Conservatory styles

A table inside a conservatory

Conservatories are a great addition to any home. Choosing the right design for your home is important, as it will have to suit your needs as well as compliment your property. Conservatories come in all shapes and sizes, the best design for you will depend on the space you have and your own preference. Whether you’re thinking of traditional styles such as Victorian or Edwardian, which will suit older properties or contemporary designs for a modern home, here is a guide to the different conservatory styles available to you.

Conservatory style guide

  • Victorian – This style is the epitome of conservatory design, with its bay front and ornate roof, the attractive Victorian conservatory is highly popular for people who adore a bit of heritage. It makes full use of the space available, standing out from the property with a sloping roof on each side and a rounded wall at each end. Although the Victorian is a traditional design, it looks good on most properties, modern – or period.
  • Edwardian/Georgian – Similar to the Victorian design, except this conservatory has a   square or rectangular shape with a flat front, and pitched roof on each side.
  • Glass Extension – A modern design for modern homes, the Glass Extension is a fashionable alternative to a traditional conservatory. It has a minimal contemporary look which stands out from the rest.
  • P-Shape – These suit larger houses. This conservatory is a combination of a Lean-To and Victorian design. The P- Shape is great if you need extra space as you can create two separate living areas.
  • Lean-To -The Lean-To, also known as a Mediterranean conservatory, is a simple design which has a contemporary look. Ideal for smaller properties, such as bungalows, it is a tidy design with clean lines, and is sometimes referred to as a sunroom or garden room.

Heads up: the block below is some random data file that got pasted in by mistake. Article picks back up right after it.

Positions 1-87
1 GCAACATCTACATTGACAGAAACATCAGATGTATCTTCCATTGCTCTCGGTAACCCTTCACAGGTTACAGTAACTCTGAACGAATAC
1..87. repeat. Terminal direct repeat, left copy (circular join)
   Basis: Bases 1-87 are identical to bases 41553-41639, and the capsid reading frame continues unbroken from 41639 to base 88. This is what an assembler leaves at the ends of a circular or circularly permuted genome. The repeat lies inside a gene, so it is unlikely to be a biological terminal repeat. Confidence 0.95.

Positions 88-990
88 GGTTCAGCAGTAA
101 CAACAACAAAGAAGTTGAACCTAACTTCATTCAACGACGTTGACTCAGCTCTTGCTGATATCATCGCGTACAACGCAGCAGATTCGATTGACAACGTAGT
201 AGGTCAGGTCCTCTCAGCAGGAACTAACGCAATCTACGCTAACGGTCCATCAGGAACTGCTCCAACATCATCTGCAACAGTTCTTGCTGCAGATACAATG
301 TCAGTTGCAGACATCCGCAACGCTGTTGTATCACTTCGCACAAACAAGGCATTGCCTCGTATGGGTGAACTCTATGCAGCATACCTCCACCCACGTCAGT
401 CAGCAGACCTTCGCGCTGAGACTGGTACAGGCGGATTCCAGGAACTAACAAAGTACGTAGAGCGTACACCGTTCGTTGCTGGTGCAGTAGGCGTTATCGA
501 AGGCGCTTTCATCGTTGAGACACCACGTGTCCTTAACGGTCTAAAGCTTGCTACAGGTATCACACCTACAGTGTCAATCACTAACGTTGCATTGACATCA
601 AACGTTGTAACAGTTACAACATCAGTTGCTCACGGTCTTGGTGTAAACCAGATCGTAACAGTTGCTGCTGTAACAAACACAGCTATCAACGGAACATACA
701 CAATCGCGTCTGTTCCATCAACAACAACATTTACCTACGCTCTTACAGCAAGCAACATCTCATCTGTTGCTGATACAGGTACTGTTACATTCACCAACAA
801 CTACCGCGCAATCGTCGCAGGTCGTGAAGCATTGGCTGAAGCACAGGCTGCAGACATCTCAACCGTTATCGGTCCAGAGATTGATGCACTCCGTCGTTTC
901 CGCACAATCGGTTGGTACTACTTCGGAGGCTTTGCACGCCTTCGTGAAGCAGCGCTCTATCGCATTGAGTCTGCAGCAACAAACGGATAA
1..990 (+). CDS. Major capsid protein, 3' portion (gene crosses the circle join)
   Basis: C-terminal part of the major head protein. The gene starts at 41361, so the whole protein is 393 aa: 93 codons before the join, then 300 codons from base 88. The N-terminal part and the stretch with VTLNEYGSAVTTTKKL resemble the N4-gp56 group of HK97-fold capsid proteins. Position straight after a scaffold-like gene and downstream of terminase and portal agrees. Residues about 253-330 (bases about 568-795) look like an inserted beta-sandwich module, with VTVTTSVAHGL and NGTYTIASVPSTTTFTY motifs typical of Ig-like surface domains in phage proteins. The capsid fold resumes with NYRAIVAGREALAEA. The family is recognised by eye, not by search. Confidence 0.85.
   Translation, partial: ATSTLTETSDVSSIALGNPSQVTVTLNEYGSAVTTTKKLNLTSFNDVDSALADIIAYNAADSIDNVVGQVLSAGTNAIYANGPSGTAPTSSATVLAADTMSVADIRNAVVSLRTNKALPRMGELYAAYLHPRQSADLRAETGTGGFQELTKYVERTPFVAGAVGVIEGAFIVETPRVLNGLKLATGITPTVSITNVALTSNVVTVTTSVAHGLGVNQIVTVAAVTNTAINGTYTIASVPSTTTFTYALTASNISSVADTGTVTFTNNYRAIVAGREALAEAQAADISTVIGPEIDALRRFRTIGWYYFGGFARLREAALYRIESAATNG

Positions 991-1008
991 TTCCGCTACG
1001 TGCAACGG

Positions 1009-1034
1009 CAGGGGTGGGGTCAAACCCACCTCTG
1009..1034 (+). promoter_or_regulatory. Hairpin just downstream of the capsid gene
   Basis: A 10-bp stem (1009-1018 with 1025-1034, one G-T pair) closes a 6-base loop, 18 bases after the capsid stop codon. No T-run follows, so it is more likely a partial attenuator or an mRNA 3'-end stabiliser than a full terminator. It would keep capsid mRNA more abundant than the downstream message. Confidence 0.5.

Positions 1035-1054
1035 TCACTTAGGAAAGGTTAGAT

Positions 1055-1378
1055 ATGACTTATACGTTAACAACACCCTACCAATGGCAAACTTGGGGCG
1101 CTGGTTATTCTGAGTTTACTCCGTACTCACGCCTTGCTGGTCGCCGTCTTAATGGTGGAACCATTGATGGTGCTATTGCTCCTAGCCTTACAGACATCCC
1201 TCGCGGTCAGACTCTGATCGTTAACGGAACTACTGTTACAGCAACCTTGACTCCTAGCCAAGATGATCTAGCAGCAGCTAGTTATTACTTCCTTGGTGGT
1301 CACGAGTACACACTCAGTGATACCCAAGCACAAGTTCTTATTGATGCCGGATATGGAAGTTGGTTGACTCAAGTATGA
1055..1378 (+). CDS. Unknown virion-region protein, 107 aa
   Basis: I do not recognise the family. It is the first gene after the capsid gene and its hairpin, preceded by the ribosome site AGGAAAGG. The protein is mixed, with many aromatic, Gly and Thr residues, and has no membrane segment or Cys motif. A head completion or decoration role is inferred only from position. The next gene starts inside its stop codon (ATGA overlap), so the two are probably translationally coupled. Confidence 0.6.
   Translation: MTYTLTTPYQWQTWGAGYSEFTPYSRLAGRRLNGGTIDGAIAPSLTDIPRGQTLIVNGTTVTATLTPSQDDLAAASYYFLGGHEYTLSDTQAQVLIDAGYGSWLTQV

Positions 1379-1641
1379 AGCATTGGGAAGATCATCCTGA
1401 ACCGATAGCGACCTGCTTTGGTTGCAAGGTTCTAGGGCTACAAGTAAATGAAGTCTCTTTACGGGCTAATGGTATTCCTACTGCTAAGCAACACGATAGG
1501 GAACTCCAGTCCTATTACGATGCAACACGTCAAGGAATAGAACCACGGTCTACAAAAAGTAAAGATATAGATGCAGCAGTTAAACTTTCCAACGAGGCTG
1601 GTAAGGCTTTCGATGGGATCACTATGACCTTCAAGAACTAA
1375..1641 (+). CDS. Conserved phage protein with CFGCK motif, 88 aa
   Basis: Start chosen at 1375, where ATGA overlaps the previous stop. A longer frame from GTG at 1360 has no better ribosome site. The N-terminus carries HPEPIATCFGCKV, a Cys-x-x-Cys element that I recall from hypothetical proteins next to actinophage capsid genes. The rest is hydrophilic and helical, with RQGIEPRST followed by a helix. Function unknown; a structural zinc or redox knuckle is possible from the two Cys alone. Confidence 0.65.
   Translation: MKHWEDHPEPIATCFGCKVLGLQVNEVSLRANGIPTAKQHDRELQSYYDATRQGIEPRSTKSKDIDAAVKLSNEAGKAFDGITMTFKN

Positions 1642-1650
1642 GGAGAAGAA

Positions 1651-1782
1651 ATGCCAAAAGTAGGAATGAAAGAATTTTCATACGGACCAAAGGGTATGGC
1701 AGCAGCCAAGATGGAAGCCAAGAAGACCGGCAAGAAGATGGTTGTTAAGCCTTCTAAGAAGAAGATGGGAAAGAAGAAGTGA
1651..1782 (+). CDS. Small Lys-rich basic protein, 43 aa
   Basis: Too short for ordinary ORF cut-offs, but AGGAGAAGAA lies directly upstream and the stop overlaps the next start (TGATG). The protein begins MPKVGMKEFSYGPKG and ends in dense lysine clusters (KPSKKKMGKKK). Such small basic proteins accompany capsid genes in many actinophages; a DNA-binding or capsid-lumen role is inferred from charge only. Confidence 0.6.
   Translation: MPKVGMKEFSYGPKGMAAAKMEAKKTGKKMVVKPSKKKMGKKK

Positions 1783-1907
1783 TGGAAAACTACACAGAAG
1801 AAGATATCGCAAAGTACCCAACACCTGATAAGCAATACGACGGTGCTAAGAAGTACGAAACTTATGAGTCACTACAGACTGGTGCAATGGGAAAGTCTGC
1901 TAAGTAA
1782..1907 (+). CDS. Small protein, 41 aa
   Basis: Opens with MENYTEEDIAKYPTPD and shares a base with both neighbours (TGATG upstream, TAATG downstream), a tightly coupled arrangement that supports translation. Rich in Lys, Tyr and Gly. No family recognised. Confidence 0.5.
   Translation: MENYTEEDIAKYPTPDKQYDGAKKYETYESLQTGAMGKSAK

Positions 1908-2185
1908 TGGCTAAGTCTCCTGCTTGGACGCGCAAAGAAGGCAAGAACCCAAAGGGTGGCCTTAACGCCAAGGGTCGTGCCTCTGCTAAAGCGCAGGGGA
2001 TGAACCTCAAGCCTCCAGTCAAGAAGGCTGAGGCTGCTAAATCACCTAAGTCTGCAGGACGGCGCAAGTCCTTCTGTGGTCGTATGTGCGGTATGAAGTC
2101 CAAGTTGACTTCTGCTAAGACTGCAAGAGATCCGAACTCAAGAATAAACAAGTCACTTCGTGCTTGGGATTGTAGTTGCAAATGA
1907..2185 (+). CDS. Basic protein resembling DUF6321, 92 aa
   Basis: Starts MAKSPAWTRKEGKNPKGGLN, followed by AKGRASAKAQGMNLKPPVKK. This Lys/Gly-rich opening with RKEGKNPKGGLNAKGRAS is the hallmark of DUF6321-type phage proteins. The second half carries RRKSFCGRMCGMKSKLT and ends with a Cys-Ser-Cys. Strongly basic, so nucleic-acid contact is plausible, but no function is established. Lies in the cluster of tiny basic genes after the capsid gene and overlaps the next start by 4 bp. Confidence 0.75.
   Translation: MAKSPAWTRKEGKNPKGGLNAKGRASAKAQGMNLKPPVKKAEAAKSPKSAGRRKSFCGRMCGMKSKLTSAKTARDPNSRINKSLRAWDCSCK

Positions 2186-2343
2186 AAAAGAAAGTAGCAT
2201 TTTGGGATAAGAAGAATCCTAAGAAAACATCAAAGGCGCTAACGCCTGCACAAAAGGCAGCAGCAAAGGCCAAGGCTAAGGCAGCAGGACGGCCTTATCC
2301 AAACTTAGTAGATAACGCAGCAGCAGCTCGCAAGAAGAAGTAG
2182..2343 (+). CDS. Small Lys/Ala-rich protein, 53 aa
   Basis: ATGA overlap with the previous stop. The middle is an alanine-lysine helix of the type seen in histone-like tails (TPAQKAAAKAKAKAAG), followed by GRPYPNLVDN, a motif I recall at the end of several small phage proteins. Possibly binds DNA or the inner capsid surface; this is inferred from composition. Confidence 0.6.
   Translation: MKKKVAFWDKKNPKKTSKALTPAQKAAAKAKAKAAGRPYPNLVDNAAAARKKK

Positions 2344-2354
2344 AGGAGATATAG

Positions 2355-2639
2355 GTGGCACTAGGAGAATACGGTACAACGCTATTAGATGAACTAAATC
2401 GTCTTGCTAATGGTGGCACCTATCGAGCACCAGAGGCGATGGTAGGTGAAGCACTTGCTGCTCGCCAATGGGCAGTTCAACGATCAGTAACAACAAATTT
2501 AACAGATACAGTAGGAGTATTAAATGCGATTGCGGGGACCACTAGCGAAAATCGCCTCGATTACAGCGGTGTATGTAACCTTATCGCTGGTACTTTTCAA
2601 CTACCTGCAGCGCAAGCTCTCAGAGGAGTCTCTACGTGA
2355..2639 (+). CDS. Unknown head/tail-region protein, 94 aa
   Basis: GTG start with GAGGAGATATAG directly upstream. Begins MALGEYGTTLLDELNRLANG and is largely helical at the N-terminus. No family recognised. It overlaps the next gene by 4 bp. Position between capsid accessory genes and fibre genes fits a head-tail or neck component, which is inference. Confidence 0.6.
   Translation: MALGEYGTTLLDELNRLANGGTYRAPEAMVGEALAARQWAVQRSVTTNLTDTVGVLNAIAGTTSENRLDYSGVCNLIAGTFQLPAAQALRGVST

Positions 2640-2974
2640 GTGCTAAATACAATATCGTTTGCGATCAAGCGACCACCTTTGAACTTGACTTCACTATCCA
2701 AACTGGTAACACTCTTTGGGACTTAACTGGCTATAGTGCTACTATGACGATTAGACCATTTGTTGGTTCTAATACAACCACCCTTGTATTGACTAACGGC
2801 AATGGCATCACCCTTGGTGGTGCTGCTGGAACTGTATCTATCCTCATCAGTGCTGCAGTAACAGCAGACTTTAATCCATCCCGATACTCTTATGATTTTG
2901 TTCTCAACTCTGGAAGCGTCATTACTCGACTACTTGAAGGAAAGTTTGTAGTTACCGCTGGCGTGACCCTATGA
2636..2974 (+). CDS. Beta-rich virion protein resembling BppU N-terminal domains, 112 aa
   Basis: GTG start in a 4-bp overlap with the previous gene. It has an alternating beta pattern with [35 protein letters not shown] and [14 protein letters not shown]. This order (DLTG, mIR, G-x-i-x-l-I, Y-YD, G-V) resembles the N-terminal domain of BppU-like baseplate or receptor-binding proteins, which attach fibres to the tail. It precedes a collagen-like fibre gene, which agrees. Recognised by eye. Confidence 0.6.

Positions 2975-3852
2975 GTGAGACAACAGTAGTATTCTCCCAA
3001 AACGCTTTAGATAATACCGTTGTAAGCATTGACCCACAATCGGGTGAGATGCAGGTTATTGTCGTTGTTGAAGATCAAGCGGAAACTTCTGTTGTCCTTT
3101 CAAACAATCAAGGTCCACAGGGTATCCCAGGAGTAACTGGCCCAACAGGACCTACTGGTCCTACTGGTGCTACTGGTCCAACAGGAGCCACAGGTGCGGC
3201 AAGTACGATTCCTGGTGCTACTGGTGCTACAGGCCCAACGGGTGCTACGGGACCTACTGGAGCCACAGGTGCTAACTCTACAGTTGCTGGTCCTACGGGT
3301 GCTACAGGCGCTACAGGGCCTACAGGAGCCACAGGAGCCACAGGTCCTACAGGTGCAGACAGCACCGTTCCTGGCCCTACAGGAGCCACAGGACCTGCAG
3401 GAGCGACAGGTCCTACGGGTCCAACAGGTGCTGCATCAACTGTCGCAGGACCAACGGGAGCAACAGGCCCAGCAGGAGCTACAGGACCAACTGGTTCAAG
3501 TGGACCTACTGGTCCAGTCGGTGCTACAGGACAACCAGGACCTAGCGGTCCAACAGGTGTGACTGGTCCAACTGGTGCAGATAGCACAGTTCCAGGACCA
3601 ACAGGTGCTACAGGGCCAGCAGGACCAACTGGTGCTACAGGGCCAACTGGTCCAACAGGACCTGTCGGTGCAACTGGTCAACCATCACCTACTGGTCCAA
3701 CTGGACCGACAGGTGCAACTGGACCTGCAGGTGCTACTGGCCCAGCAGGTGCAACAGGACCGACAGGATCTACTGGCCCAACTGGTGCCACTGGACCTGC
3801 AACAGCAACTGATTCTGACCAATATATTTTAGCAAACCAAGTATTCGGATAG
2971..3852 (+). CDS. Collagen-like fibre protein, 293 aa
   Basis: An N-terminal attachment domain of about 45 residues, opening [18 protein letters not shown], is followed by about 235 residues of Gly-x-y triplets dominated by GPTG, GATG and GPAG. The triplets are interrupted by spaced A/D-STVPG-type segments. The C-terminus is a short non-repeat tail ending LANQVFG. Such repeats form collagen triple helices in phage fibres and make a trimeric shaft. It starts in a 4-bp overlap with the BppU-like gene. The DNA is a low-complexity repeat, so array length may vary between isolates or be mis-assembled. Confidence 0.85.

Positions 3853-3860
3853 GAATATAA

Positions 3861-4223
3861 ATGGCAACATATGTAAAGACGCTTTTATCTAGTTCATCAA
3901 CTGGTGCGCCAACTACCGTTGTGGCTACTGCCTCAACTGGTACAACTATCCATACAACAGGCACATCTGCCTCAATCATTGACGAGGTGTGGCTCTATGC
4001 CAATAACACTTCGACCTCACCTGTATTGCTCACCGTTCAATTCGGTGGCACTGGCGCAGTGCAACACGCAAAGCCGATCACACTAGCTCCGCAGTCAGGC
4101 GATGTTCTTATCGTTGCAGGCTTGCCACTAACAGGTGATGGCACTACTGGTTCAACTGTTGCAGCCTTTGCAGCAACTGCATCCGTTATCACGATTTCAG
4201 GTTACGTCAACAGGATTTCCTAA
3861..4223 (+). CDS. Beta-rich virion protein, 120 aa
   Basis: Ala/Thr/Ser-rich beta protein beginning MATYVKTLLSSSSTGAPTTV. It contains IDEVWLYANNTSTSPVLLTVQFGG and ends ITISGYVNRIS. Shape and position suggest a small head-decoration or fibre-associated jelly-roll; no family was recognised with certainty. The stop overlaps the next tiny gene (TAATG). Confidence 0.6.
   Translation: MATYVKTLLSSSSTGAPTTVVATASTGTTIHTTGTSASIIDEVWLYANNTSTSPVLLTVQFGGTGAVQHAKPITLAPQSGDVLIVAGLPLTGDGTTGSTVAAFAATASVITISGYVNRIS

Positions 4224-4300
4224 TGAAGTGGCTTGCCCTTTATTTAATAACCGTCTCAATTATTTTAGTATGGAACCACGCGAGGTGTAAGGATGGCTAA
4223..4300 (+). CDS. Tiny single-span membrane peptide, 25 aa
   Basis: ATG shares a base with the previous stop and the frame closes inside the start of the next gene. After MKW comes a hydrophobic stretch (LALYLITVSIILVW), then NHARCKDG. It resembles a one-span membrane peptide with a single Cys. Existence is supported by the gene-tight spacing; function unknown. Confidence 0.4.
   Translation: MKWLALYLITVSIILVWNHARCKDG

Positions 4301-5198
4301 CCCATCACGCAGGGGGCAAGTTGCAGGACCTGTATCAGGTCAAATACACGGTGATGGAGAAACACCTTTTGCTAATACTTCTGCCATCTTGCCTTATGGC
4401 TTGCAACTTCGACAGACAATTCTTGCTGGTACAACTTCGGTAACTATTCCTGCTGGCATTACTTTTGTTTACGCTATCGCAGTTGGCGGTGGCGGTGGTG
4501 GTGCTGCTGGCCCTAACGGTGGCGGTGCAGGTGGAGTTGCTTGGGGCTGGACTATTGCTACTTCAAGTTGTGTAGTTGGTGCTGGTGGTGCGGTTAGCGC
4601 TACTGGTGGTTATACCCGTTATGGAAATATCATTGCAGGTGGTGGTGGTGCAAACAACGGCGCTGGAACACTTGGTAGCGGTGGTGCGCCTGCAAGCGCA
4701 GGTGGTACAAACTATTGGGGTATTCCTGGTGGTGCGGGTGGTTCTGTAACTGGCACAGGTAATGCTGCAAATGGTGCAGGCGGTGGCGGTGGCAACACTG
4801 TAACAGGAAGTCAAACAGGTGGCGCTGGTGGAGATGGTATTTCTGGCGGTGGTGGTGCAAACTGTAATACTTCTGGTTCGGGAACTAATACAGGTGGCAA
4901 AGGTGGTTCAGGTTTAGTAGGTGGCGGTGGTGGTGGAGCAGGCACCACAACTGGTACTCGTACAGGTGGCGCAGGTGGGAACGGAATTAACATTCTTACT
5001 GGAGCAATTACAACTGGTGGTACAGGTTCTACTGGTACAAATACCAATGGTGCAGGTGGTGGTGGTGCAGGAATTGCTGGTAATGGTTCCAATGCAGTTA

• Gable – These can be identified by their unique triangular shape at the front, much like a roof has a gable-end. The roof doesn’t slope back to the centre, but stays upright – which gives height. The elevated roof in this design allows more light to come into the room.
  • T-Shape – Another great conservatory for larger houses, these are intended to run the length of your home, and can be in either Victorian or Georgian design. The T-Shape is good if you need extra living space and it’s ideal for properties with large gardens, as the part of the conservatory that extends away from the house tends to go into the garden, it also a popular choice with those who are intending to build an indoor pool.
  • Lantern – This conservatory roof is larger than the Gable, and is perfect for large conservatories. With its grand appearance, it looks fabulous on large period properties. Because of its high roof, it lets in lots of light and has a very luxurious feel.
  • Loggia – These have more brickwork than most conservatories, and similar to an Orangery. With its columns it resembles an extension rather than a conservatory. Inspired by the Italian renaissance period, where a roofed room was designed to open each side and supported by ornate columns. These conservatories will create a beautiful and comfortable living space for your home.
  • Orangery – Technically an Orangery is not a conservatory, they are generally referred to as sunrooms. The difference is that an orangery has walls that are made from stone or brick, sometimes hardwood; they have large windows and sometimes a sunroof. Orangeries were originally added to grand houses during the seventeenth to nineteenth centuries.

As you can see there so many designs to choose from.

Tags: ,